LyP is classified by the World Health Organization (WHO) as a subtype of primary cutaneous CD30+ lymphoproliferative disorders (CD30+LPD), which also includes primary cutaneous anaplastic large cell lymphoma (pcALCL).3,4 Histopathologically, LyP and pcALCL can show significant similarities, and clinical correlation is often needed to delineate the two, with a common description of LyP lesions being <1cm, while pcALCL is often >2cm. Moreover, a borderline/intermediate phase is often discussed amongst cutaneous lymphoma experts, which is characterized with 1–2cm lesions that can wax and wane or be more persistent. The clinical differential diagnosis can also include pityriasis lichenoides et varioliformis (PLEVA) and pityriasis lichenoides chronica (PLC) that manifest with crops of self-limited necrotic papules and T-cell infiltrates, which can be clonal.5 These entities are often CD30 negative, although reports of CD30+ PLEVA are known.5,6 Because of the similarities seen in CD30+ LPDs and PLEVA/PLC, clinicopathologic correlation is often the best way to distinguish between these entities.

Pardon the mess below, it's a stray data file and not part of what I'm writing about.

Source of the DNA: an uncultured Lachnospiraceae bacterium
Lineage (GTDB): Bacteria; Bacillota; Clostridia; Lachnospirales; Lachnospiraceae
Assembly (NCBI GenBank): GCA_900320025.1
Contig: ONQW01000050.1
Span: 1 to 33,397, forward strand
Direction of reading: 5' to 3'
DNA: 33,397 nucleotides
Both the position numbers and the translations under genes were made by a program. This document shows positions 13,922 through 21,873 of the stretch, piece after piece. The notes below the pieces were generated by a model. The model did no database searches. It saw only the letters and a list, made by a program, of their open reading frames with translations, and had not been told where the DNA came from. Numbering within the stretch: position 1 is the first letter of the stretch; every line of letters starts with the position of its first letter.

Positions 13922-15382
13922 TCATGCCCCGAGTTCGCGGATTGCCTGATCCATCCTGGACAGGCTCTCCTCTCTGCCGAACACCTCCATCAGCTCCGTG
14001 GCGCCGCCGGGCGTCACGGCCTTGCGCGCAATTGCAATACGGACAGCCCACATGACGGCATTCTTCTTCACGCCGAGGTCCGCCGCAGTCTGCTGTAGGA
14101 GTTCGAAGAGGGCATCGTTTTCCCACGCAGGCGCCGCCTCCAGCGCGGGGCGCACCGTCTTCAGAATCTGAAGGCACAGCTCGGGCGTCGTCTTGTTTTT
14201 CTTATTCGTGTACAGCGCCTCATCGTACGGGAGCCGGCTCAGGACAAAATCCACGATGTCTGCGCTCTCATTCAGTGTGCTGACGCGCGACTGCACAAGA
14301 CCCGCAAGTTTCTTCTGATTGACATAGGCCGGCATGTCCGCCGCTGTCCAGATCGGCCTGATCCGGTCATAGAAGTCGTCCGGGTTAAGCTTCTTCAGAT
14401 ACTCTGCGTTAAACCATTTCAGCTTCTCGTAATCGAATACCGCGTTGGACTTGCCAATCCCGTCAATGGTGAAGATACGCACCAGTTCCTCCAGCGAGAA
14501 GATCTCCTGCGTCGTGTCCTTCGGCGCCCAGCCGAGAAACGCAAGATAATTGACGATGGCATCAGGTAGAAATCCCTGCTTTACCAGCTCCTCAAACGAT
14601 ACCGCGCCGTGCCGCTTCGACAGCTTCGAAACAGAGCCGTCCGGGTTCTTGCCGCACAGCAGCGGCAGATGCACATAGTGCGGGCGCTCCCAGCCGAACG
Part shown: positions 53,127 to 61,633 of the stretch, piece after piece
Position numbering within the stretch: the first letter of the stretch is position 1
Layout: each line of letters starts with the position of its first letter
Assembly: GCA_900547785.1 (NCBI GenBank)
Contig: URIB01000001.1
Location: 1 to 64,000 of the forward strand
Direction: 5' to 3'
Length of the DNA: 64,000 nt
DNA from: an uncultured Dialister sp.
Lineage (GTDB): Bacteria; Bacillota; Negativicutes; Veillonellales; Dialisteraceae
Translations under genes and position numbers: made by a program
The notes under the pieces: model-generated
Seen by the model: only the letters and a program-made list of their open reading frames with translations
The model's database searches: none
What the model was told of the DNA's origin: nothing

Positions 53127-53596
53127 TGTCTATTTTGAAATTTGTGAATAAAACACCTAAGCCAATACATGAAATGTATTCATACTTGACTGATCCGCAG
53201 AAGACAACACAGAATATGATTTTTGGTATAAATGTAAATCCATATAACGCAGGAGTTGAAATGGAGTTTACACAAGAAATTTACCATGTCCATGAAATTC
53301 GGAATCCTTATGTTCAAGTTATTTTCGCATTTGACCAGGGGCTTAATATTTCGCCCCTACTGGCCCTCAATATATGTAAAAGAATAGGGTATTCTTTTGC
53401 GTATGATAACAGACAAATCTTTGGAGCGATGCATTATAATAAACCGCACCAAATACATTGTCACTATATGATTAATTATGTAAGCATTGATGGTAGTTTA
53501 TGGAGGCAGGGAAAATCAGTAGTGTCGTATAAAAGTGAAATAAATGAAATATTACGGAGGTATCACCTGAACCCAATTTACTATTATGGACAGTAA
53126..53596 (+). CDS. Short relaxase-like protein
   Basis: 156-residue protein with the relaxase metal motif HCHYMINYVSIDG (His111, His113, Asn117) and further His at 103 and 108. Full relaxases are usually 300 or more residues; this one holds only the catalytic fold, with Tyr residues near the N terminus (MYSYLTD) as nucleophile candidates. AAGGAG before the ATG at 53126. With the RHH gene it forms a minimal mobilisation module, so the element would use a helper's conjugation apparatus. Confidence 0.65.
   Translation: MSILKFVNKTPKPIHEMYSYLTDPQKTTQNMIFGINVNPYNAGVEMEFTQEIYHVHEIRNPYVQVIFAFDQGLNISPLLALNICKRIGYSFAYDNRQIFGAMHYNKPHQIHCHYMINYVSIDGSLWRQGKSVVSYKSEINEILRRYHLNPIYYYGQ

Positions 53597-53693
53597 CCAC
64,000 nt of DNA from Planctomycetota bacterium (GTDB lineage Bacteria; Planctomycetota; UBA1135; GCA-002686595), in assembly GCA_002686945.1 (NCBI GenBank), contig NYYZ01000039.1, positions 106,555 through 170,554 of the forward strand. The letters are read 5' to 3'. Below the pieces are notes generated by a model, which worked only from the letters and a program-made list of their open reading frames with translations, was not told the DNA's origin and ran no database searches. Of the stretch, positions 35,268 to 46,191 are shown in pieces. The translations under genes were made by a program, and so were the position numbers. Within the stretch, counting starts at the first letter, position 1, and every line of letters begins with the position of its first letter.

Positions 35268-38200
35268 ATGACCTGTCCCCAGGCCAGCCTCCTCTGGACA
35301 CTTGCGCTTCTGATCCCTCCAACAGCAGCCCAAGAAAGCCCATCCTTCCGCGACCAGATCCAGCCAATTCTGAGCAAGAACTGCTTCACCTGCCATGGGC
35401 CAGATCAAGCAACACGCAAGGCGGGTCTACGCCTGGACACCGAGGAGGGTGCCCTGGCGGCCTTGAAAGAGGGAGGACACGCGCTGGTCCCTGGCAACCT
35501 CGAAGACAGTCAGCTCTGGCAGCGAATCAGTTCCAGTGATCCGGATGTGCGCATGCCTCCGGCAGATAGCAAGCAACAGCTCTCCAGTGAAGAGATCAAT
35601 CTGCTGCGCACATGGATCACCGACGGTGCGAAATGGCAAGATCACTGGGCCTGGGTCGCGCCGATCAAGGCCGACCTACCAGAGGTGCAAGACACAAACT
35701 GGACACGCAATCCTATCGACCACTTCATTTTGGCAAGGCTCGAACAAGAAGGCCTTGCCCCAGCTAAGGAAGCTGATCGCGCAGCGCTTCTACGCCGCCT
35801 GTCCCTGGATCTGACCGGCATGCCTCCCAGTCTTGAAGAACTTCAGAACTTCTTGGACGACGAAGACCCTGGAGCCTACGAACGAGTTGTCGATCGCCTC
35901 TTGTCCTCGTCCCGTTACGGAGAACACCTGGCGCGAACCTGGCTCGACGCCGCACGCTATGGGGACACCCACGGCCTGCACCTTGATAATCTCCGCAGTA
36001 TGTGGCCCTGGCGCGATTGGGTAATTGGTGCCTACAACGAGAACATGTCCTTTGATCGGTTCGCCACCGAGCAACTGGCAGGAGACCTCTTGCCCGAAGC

Here, we describe the case of a woman who initially presented with a persistent eruption lasting more than two years. Her lesions did not spontaneously resolve but they did respond to topical steroids for a brief period of time. This case represents a histopathologically and clinically atypical lymphoproliferative eruption that is best characterized as a localized CD30+ LPD.